VIDEO: Legally blind at 96, West Palm great-great grandmother still bowls 200+ scores


Highlights

96-year-old Kathryn Robinson of West Palm Beach bowls high scores despite being legally blind

She’s legally blind and almost 100 but you’ll be hard-pressed to beat West Palm Beach’s Kathryn Robinson at bowling.

Robinson, who turns 97 next Friday, has been bowling since she was 37. Her first husband died in a car crash a year earlier and her kids were looking for something to do.

“We had so much fun, we started going every Sunday afternoon.”

Sixty years later, she’s still going strong, though she’s lost all sight in one eye and most in the other. She had a high score of 202 last year. This year, she bowled a 183 — a disappointing drop for her — but the year’s not over.

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Over the years, she bowled a 258 and “a lot of 250s,” she said. Now her average is lower but the strikes and impossibly hard spares still come with a frequency that is astonishing, considering she can’t see the pins anymore.

Robinson bowls with her senior league team, the Teslas, every Tuesday morning at Verdes Tropicana Bowl on North Florida Mango Road.

It’s a cheerful group. One man wears a Superman tank top. A woman wears a “Strike!” shirt. One teammate wears a wrist brace, another, an elbow warmer.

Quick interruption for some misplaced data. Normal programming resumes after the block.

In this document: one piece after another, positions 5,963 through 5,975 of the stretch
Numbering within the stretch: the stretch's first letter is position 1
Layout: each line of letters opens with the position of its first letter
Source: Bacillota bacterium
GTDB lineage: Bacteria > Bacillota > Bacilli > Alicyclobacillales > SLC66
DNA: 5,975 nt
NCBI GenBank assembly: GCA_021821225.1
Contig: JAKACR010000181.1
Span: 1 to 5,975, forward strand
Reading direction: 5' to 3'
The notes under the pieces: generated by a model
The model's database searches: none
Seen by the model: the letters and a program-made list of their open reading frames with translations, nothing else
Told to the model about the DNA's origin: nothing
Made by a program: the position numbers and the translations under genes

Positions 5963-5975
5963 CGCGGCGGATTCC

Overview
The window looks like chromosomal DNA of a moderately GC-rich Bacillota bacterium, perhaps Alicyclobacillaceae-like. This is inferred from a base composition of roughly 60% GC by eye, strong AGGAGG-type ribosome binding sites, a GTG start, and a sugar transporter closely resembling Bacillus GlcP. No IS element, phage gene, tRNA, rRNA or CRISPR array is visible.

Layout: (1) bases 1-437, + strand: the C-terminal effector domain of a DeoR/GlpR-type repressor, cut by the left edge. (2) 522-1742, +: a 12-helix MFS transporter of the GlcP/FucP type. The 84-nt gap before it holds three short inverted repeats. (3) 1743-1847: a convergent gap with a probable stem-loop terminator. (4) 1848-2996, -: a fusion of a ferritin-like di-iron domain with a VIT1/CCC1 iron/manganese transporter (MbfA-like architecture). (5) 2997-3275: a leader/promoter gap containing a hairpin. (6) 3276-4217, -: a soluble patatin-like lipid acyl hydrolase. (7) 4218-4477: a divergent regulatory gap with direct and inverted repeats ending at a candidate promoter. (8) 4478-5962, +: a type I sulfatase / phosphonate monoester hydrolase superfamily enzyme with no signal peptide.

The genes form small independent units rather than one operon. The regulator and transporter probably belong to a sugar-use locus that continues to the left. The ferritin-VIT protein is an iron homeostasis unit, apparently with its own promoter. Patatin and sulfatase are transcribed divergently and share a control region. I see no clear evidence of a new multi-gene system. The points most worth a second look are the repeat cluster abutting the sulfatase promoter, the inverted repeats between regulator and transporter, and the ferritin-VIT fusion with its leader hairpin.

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They approved that their No. 2 player was getting a write-up. “She’s already a star to us,” one teammate said.

Lee, Kathryn’s husband of 49 years, sits up front at the scorer’s desk, cane at his side, and tells her which pins are still standing. The retired flight instructor is only 92, she says. “I robbed the cradle.”

She rubs her left calf, sore from a gardening mishap, explaining, “I was watering the flowers and let go of the hose and it flew back and hit me hard.”

“It hurt like heck,” she added, the inflection of her Todd County, Ky. farm country upbringing ever present. “But it’s getting a lot better.”

Wearing loose, faded blue jeans and a blue-and-white striped shirt, she walks up to the lane and hoists her ball from the rack. She positions her feet by the dots on the floor and focuses as best she can on the arrow markers a few feet ahead.

With a fluid motion she winds up and hurls the 12-pound ball. It heads right, then reliably breaks left and arcs into the headpin.

Bam! Strike! She pumps her fist in the air. High fives all around.

According to her younger son, Ken Bradshaw, 74, Robinson almost didn’t make it to 96.

Twenty or 30 years ago, Kathryn tried for her flying license. While landing after a solo training run out of Boca Raton Airport, she flipped her plane upside down. She escaped unscathed but never set foot in a plane again, Bradshaw said.

She lived to bowl another day and watch her family flourish. Robinson has two sons; three grandchildren; five great-grandchildren; one great-great-grandchild and another on the way. (A daughter died two years ago and two great-grandchildren also died.) Through Lee, she also has two step-children, eight step-grandchildren and five step-great-grandchildren.

That’s a handful. But every Tuesday at 9:30 a.m., it’s a bowling ball she cradles.

The game keeps her young, active and entertained.

“It’s the smartest thing I ever did,” she beamed.

Follow West Palm Beach reporter Tony Doris on Twitter at @tonydorisPBP.



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